note = "Funding This study was funded by the Medical Research Council (Grant number G0800149). Research material from this study is not available. Acknowledgement We are very grateful to Dr Robin A.J. Smith, Department of Chemistry, University of Otago, Dunedin, New Zealand, for the generous gifts of MitoE and MitoQ, without which this work would not have been possible.",
year = "2013",
month = "3",
day = "1",
doi = "10.1093/bja/aes577",
language = "English",
volume = "110",
pages = "472--480",
journal = "British Journal of Anaesthesia",
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}

TY - JOUR

T1 - Antioxidants that protect mitochondria reduce interleukin-6 and oxidative stress, improve mitochondrial function, and reduce biochemical markers of organ dysfunction in a rat model of acute sepsis

AU - Lowes, D. A.

AU - Webster, N. R.

AU - Murphy, M. P.

AU - Galley, H. F.

N1 - Funding This study was funded by the Medical Research Council (Grant number G0800149). Research material from this study is not available. Acknowledgement We are very grateful to Dr Robin A.J. Smith, Department of Chemistry, University of Otago, Dunedin, New Zealand, for the generous gifts of MitoE and MitoQ, without which this work would not have been possible.

PY - 2013/3/1

Y1 - 2013/3/1

N2 - Background: Sepsis-induced organ failure is the major cause of death in critical care units, and is characterized by a massive dysregulated inflammatory response and oxidative stress. We investigated the effects of treatment with antioxidants that protect mitochondria (MitoQ, MitoE, or melatonin) in a rat model of lipopolysaccharide (LPS) plus peptidoglycan (PepG)-induced acute sepsis, characterized by inflammation, mitochondrial dysfunction and early organ damage.Methods: Anaesthetized and ventilated rats received an i.v. bolus of LPS and PepG followed by an i.v. infusion of MitoQ, MitoE, melatonin, or saline for 5 h. Organs and blood were then removed for determination of mitochondrial and organ function, oxidative stress, and key cytokines.Results: MitoQ, MitoE, or melatonin had broadly similar protective effects with improved mitochondrial respiration (P<0.002), reduced oxidative stress (P<0.02), and decreased interleukin-6 levels (P=0.0001). Compared with control rats, antioxidant-treated rats had lower levels of biochemical markers of organ dysfunction, including plasma alanine amino-transferase activity (P=0.02) and creatinine concentrations (P<0.0001).Conclusions: Antioxidants that act preferentially in mitochondria reduce mitochondrial damage and organ dysfunction and decrease inflammatory responses in a rat model of acute sepsis.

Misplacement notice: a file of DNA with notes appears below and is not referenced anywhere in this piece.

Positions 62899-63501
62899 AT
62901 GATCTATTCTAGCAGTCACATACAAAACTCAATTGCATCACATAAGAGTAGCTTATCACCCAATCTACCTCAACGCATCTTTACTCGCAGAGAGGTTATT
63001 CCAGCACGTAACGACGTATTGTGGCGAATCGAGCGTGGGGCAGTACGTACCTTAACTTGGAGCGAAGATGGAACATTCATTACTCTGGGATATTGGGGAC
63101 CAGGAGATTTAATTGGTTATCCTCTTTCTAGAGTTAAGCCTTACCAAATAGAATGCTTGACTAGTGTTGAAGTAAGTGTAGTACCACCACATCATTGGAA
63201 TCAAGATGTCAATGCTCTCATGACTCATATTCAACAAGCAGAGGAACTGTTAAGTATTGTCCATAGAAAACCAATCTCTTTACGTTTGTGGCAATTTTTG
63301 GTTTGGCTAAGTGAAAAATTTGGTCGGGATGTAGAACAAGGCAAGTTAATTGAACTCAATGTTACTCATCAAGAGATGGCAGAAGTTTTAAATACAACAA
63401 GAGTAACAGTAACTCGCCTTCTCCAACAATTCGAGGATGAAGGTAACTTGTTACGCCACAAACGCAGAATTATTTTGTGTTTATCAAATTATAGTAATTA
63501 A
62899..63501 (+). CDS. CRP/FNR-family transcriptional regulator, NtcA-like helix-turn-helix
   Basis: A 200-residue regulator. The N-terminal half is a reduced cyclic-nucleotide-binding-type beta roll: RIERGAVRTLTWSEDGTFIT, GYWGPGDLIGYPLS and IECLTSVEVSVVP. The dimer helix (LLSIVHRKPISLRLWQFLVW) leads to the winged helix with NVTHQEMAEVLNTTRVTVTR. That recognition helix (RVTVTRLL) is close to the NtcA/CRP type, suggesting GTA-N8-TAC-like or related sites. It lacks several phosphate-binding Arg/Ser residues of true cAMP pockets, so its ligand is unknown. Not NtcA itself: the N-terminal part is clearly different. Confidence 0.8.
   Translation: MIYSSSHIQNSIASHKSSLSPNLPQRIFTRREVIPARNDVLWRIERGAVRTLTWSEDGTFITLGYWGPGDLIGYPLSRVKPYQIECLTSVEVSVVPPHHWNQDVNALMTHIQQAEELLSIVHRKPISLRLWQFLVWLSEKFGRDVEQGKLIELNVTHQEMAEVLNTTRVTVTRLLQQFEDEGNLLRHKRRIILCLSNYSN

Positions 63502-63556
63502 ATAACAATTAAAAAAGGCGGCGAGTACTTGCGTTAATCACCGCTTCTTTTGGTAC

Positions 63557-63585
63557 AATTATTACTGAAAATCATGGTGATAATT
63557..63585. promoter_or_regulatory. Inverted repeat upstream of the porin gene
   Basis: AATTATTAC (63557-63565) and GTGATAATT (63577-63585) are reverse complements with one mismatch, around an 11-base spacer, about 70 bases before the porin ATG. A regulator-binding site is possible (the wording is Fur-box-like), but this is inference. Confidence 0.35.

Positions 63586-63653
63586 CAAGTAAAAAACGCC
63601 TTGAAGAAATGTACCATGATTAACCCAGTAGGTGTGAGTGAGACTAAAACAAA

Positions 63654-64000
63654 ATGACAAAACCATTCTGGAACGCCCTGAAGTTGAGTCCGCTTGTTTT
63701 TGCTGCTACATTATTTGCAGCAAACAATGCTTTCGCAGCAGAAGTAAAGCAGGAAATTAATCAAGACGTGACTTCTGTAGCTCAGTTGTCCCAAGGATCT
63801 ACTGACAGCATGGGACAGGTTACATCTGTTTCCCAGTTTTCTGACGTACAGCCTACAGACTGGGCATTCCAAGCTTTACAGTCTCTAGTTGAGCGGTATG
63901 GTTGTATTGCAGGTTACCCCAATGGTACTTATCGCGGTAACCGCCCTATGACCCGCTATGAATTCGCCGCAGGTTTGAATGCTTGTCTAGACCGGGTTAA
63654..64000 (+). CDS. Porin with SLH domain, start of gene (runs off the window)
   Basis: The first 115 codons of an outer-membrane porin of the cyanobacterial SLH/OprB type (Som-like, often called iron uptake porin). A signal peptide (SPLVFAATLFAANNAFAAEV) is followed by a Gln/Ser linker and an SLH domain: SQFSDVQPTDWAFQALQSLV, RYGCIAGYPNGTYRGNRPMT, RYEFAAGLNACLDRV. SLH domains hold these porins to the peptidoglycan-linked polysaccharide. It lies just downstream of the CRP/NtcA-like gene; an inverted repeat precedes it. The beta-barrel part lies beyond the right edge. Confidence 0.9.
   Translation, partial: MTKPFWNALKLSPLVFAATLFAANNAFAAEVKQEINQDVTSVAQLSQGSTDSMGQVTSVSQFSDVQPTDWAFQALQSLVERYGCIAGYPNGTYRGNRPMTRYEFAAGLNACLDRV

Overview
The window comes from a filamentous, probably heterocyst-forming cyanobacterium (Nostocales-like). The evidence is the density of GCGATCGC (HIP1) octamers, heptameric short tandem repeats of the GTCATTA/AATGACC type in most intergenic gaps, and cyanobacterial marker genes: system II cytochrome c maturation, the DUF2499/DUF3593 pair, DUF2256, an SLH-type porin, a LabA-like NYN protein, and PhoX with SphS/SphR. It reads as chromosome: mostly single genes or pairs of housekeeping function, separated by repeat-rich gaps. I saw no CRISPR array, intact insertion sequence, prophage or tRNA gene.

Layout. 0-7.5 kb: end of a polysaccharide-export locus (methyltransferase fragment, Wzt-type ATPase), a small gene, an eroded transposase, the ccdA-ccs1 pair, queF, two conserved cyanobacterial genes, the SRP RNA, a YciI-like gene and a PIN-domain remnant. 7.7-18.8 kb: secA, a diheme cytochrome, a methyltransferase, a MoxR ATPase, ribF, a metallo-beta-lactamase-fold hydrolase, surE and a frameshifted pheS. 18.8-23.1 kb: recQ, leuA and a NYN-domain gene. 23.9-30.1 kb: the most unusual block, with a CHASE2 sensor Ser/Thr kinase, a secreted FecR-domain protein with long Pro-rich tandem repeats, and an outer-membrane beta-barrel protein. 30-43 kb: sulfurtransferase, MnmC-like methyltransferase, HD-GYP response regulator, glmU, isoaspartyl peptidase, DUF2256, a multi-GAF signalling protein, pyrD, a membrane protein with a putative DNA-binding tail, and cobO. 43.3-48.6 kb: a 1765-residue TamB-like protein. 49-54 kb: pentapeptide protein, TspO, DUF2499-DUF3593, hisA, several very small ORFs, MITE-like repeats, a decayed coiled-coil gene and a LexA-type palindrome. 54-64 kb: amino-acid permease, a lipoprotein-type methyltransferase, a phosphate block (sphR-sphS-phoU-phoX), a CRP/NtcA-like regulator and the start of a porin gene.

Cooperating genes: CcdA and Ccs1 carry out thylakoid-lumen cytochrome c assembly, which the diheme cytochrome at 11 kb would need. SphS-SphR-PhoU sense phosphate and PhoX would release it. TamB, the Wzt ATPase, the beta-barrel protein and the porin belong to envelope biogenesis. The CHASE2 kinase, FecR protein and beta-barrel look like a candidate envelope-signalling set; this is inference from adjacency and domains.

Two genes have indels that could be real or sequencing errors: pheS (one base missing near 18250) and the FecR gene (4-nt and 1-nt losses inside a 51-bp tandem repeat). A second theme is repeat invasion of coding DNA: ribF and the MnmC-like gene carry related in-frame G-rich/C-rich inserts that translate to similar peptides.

AB - Background: Sepsis-induced organ failure is the major cause of death in critical care units, and is characterized by a massive dysregulated inflammatory response and oxidative stress. We investigated the effects of treatment with antioxidants that protect mitochondria (MitoQ, MitoE, or melatonin) in a rat model of lipopolysaccharide (LPS) plus peptidoglycan (PepG)-induced acute sepsis, characterized by inflammation, mitochondrial dysfunction and early organ damage.Methods: Anaesthetized and ventilated rats received an i.v. bolus of LPS and PepG followed by an i.v. infusion of MitoQ, MitoE, melatonin, or saline for 5 h. Organs and blood were then removed for determination of mitochondrial and organ function, oxidative stress, and key cytokines.Results: MitoQ, MitoE, or melatonin had broadly similar protective effects with improved mitochondrial respiration (P<0.002), reduced oxidative stress (P<0.02), and decreased interleukin-6 levels (P=0.0001). Compared with control rats, antioxidant-treated rats had lower levels of biochemical markers of organ dysfunction, including plasma alanine amino-transferase activity (P=0.02) and creatinine concentrations (P<0.0001).Conclusions: Antioxidants that act preferentially in mitochondria reduce mitochondrial damage and organ dysfunction and decrease inflammatory responses in a rat model of acute sepsis.

KW - co-enzyme Q10

KW - interleukin-6

KW - interleukin-10

KW - melatonin

KW - sepsis

KW - tocopherol

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DO - 10.1093/bja/aes577

M3 - Article

C2 - 23381720

VL - 110

SP - 472

EP - 480

JO - British Journal of Anaesthesia

JF - British Journal of Anaesthesia

SN - 0007-0912